Game Off is our annual game jam, where participants spend one month creating games based on a theme that we provide. Everyone around the world is welcome to participate, from newbies to professional game developers—and your game can be as simple or complex as you want. It’s a great excuse to learn a new technology, collaborate on something over the weekends with friends, or create a game for the first time!
We’re announcing this year’s theme on Thursday, November 1, at 13:37 pm (PDT). From that point, you have 30 days to create a game loosely based on (or inspired by) the theme.
Using open source game engines, libraries, and tools is encouraged, but you’re free to use any technology you want. Have you been wanting an excuse to experiment with something new? Now’s your chance to take on a new engine you’d like to try.
As always, we’ll highlight some of our favorites games on the GitHub Blog, and the world will get to enjoy (and maybe even contribute to or learn from) your creations.
With so many free, open source game engines and tutorials available online, there’s never been an easier (or more exciting!) time to try out game development.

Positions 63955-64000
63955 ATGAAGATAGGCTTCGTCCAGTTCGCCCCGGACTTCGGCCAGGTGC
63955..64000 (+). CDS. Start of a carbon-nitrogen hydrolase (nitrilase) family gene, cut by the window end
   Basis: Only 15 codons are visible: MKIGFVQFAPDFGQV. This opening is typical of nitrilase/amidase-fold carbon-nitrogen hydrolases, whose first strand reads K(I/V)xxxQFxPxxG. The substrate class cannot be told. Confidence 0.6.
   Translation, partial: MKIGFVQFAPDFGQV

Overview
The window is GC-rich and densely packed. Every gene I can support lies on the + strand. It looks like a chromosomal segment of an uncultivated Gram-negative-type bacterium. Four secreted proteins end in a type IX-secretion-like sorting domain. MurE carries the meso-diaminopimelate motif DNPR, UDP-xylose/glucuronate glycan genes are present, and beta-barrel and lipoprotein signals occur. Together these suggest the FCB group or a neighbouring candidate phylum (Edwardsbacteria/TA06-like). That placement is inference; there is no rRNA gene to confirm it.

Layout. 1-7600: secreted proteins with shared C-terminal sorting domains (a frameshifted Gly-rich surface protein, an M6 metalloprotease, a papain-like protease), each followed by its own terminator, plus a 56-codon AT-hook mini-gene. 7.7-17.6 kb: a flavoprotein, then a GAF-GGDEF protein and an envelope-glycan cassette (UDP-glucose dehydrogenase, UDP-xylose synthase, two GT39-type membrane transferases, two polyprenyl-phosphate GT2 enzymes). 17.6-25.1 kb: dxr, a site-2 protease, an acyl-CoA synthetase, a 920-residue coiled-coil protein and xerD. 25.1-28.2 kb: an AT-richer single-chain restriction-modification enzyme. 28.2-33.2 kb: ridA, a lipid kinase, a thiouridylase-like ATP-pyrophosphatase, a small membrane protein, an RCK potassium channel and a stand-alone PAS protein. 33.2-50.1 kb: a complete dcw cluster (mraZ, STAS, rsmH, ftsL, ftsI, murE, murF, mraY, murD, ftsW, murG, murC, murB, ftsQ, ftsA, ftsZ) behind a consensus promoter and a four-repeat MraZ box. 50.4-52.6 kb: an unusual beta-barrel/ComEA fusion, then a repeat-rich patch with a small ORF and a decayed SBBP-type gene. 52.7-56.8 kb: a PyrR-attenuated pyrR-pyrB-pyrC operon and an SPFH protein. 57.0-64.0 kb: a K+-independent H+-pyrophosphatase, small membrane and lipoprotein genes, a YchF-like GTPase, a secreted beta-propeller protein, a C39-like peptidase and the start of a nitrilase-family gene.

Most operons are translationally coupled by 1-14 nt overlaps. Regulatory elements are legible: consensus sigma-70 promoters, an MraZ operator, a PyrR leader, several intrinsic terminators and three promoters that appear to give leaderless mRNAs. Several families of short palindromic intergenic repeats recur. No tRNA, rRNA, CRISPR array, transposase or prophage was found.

- Comfortable with C++ or C#? Godot might be a good match for you.
- Proficient with Python? Check out Pygame.
- Dangerous with Java? Take a look at libGDX.
- In love with Lua? Check out LÖVE or Defold. Like retro games too? Drop everything and check out LIKO-12!
Do you really like retro games? Maybe you can…
- Crank out a text adventure or some interactive fiction with Clojure or Ink (similar to Markdown).
Whatever genre of game you’re interested in and language you want to use, you’re bound to find a GitHub project that will help you take your game from idea to launch in only a month.
Have a repository or tutorial you’d like to share, tag us with
Don’t worry, we have tons of resources for you. From how to use Git, to all things GitHub, you’ll “git” it in no time.
- GitHub Help offers tons of information about GitHub, from basics like creating an account, to advanced topics, such as resolving merge conflicts
- Git documentation has everything you need to know to start using Git (including version control)
Did you know? You don’t have to use Git on the command line. You can use GitHub Desktop (our client for macOS and Windows), or bring Git and GitHub to your favorite editors:
GLHF! We can’t wait to see what you build! ❤️